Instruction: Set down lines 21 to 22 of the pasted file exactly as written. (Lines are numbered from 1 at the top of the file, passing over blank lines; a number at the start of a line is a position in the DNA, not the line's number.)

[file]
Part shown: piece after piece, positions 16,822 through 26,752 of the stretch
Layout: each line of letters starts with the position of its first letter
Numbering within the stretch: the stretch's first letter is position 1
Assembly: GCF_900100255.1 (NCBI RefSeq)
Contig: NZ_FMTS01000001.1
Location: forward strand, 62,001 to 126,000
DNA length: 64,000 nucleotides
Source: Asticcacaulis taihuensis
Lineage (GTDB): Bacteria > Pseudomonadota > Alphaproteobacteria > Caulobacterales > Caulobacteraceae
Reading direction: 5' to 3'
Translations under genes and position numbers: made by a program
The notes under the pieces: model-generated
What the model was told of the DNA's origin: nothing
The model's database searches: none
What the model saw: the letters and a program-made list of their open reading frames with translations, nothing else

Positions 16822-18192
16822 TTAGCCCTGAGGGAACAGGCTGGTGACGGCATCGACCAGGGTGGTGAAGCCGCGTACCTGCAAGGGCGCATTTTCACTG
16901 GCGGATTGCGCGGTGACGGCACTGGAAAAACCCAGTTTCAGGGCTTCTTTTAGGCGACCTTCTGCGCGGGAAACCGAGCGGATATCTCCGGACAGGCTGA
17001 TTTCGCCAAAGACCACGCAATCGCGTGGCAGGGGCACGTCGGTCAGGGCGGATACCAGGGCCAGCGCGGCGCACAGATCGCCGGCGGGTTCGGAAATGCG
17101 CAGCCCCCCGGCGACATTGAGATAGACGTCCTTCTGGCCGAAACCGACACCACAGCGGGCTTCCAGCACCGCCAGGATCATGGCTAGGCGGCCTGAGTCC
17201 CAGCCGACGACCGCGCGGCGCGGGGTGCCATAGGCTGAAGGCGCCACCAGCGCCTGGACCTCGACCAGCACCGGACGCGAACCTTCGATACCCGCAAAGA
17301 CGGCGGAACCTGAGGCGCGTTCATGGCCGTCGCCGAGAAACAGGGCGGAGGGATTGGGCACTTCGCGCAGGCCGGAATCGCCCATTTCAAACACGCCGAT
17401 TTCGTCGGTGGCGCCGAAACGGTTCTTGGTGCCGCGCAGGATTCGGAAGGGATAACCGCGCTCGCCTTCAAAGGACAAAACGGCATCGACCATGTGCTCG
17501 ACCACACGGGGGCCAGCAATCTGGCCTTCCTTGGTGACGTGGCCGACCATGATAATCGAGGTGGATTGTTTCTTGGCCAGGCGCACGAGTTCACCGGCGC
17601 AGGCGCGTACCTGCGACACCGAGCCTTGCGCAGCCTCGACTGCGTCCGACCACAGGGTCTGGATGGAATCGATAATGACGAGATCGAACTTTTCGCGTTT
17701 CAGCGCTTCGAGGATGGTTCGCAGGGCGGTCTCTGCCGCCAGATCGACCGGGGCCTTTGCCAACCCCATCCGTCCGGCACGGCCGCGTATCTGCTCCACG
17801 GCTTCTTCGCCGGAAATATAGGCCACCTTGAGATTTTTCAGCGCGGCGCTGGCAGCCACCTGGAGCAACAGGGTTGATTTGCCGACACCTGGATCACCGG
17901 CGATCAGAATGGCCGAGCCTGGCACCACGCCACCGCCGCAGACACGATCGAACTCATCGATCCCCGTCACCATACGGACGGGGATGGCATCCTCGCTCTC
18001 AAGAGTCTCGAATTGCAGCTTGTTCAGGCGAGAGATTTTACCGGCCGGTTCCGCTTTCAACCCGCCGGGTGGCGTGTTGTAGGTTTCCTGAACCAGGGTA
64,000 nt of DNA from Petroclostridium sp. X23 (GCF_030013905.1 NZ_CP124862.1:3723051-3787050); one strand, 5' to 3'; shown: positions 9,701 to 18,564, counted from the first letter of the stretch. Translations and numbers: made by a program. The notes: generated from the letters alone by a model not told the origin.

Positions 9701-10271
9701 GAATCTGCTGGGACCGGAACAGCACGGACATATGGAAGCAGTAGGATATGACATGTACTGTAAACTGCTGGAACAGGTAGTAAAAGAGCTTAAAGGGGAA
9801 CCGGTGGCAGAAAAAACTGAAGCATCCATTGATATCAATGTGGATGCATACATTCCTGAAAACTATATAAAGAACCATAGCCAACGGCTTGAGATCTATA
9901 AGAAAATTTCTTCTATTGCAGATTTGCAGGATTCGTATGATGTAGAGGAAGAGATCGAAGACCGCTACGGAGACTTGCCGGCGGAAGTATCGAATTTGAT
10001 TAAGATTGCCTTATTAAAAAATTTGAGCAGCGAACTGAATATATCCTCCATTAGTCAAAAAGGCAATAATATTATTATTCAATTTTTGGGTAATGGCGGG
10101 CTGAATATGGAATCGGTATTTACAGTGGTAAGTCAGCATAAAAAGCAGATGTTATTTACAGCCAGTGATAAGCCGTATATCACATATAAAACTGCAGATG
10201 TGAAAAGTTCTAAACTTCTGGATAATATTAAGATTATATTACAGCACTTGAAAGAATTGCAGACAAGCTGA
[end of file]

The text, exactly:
17201 CAGCCGACGACCGCGCGGCGCGGGGTGCCATAGGCTGAAGGCGCCACCAGCGCCTGGACCTCGACCAGCACCGGACGCGAACCTTCGATACCCGCAAAGA
17301 CGGCGGAACCTGAGGCGCGTTCATGGCCGTCGCCGAGAAACAGGGCGGAGGGATTGGGCACTTCGCGCAGGCCGGAATCGCCCATTTCAAACACGCCGAT